Red Stripe, that oddly-bottled Jamaican beer your annoying hipster friend is more likely to order after everyone else has ordered some banal domestic brew, has gotten into trouble over its marketing strategy for the cloying new beverage Red Stripe Burst, a raspberry-flavored illness inducer the company is pitching to 18 to 24-year-old women. But wait, isn't the drinking age in America still 21?? It sure is, which is why concerned parents in America are busy this weekend expressing their outrage at Red Stripe.
In Jamaica, the legal drinking age is 18, but Red Stripe has come under fire in the US for Burst, a beverage that belongs to a family of fizzy, sweet booze-sodas the advocacy group Alcohol Justice describes as "cocktails on training wheels," and, more reminiscent of candy cigarette criticisms, a "recruitment-driven" beverage. The logic is that beverages like Burst, Mike's Hard Lemonade, and Smirnoff Ice accustom the reluctant young drinker to the pleasures of booze, thereby paving the way for a future of recreational drinking that ends with the inevitable nightly bottle-and-a-half of Chardonnay paired with reheated Tupperware spaghetti. Alone. Watching Homeland.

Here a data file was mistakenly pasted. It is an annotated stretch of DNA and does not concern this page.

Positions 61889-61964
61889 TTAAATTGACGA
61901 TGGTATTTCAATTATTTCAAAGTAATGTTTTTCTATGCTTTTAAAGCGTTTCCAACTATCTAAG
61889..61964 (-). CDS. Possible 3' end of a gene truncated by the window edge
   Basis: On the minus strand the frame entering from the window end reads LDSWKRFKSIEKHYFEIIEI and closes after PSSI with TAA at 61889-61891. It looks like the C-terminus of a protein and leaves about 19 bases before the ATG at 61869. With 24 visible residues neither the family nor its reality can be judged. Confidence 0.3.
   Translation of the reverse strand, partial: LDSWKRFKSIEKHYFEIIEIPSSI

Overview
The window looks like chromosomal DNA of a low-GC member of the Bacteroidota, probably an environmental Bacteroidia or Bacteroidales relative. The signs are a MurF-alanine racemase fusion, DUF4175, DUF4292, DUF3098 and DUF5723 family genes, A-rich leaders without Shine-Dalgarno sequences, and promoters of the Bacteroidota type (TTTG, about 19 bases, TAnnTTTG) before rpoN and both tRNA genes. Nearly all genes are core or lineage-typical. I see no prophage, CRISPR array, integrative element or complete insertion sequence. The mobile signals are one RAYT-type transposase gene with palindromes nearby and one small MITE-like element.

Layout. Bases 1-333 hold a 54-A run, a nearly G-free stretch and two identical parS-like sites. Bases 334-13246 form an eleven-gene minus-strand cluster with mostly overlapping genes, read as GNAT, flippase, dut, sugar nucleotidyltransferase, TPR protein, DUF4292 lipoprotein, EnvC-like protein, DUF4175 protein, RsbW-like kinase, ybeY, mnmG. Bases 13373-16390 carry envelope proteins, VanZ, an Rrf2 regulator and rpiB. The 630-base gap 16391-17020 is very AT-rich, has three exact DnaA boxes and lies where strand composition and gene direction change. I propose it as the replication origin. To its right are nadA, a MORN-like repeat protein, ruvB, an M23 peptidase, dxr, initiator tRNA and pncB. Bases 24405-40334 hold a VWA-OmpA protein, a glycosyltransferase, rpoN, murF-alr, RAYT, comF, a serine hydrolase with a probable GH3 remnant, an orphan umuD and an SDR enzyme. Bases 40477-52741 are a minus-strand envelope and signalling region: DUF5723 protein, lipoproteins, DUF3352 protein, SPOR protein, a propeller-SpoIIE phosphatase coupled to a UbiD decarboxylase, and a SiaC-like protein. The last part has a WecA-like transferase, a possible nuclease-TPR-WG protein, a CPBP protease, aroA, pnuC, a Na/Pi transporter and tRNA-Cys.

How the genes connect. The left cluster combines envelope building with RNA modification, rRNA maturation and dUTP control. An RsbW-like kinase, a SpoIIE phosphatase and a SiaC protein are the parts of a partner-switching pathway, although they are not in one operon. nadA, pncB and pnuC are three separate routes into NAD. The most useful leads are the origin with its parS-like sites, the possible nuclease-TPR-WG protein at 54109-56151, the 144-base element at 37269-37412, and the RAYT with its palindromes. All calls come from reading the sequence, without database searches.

Red Stripe certainly isn't the first industry booze-purveyor to purposely market its syrup beers to the high school house party demographic with flashy commercials during episodes of Keeping Up with the Kardashians. It's a little distressing, however, that booze brands are still gendering their drinks, as if teenage boys with little highball experience didn't also deplore the taste of unsweetened booze. Can we stop pretending that only young women drink gross, cloying cocktails, or that young women somehow can't develop an appreciation for scotch that's been fermenting in a Scotsman's belly button for 15 years? Booze is gross — it takes like poison, because it is poison. You don't have to be a teetotaler to know that people have to develop, over the course of a young adulthood, an appreciation for certain kinds of booze before a glass of bourbon goes from a disgusting puddle of throat fire to a sweet, delicious pool of charming conversation.
Image via AP, Sang Tan